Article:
Planetary, as well as his work on mainstream superhero titles like Iron Man and Excaliber. But it was his previous forays into the paranoid world of spies and espionage in series like Global Frequency, RED (which was turned into a 2010 movie starring Bruce Willis which in turn spawned a sequel) and Reload (with former James Bond artist Paul Gulacy) that made Ellis ideally suited for Ian Fleming's superspy.
He recently took a moment for a brief exclusive interview with the Double O Section to answer some deep-cut, hardcore Bond nerd questions, and to discuss his work on "VARGR" and what we can expect from "EIDOLON" (which reintroduces SPECTRE to the world of the literary 007!).
00: You've taken on the Bond myth before in some other guises. How is your Bond different from the Bond/Nick Fury analogue in Planetary, John Stone?
Ellis: Well, that character was much more of a specific riff on Marvel's Nick Fury character from the 1960s -- its only relationship to Bond was in the things that Nick Fury's writers and artists took from Bond. My Bond is the Bond of the books, by design and agreement with the Ian Fleming estate, and there's not, to my eye, a lot of connection there beyond the superficial.
00: Obviously you re-read a lot of Fleming to prepare for this series. Since you're now an official 007 continuation author, working with the Fleming estate, did you delve at all into the work of any previous continuation authors, like Kingsley Amis, John Gardner, Raymond Benson, or William Boyd? Or is it necessary to consciously avoid that?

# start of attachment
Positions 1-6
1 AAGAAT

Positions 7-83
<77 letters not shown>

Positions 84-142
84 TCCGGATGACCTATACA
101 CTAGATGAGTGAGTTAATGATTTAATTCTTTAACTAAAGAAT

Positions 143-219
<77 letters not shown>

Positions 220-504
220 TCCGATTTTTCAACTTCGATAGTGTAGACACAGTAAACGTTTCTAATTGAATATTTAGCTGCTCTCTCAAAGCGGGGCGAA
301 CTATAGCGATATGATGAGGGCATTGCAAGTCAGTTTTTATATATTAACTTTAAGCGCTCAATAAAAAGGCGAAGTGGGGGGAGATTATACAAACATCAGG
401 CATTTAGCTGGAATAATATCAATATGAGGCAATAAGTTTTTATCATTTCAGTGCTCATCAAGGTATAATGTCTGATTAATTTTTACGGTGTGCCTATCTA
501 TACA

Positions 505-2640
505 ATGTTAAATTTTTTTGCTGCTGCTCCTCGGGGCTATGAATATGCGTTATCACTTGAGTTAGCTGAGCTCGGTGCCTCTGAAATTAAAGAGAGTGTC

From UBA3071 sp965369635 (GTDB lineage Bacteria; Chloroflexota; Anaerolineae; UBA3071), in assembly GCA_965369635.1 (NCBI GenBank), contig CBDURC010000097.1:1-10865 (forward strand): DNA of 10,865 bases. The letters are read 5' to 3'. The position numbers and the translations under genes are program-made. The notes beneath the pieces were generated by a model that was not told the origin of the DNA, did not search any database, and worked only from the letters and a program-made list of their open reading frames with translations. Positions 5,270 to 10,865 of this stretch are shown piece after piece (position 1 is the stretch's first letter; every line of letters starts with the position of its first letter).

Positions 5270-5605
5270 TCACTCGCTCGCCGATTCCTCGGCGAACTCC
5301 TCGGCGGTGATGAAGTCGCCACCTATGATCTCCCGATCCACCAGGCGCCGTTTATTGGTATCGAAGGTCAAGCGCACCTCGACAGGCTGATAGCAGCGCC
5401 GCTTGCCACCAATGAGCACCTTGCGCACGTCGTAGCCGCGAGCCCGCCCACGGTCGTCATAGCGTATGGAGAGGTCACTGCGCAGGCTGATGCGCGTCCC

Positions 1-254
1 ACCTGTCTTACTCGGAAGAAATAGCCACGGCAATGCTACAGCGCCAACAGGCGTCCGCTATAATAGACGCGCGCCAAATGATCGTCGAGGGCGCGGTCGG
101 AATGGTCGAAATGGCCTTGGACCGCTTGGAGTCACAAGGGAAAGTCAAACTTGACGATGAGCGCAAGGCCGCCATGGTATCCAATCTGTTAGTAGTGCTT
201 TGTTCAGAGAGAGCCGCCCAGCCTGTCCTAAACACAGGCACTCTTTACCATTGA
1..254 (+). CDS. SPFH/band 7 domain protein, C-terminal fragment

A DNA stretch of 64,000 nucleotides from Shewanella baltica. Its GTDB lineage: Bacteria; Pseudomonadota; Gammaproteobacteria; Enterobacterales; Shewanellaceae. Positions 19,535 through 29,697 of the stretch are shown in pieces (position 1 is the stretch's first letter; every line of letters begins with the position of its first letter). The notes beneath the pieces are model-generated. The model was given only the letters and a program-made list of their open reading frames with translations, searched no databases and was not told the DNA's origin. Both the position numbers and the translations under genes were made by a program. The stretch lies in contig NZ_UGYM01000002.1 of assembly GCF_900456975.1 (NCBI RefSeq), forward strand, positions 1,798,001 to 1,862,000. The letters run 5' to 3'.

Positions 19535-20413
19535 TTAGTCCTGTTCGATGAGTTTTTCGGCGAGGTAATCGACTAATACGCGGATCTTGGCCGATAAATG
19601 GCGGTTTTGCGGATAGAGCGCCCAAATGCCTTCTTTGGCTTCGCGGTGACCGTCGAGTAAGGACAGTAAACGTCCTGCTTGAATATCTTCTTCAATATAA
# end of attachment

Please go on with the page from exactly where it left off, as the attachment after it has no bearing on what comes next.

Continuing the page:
Ellis: I decided to consciously avoid that. The remit was very much to live within the Bond of the books, and my decision was to only read the Fleming. Going in, I was terrified of pastiche or dilution, and to read the continuation books would put me at a remove from the central texts. The only non-Fleming reading I did was Amis' non-fiction appreciation of Bond [The James Bond Dossier], just to complement my own notes.
I never really thought of myself as an "official" 007 continuation author before. I quite like that. Thank you.
00: You're welcome! It's a great group to be in. There are some elements very much present in Fleming, but which have become exaggerated in the films – notably the gadgets (attaché cases with hidden weapons as opposed to invisible cars) and humor (wry observations rather than puns). How do you walk that line between the book and film takes on those things, and will we see more of either in EIDOLON?
Ellis: There were one or two gags I couldn't resist, just as I couldn't resist opening VARGR with a movie-style cold open. I'm never going to get another opportunity to write one of those, after all. But, in general, I cleave much more towards the more reserved tone of the books. Not perfectly, I know -- I leaven the text when the opportunity presents itself, not least because it opens up Bond's personality. I don't have access to the ease of interiority that prose provides, so I take advantage of dialogue interplay and body language, the affordances of comics.Dynamite Entertainment for making it happen.
EIDOLON might be a little "lighter" than VARGR, as I allow myself a few Fleming-isms that I avoided in VARGR. "Dharma Reach" was a fun name in VARGR, for instance, but there's a female character in EIDOLON with a far more full-on Fleming-y name. As in Fleming, it's the little details that make it live.
Read my review of James Bond 007 #1, the premiere issue of VARGR, here.
Read about the recently reissued 1960s James Bond manga collections here.
Pre-order James Bond 007: VARGR from Amazon here.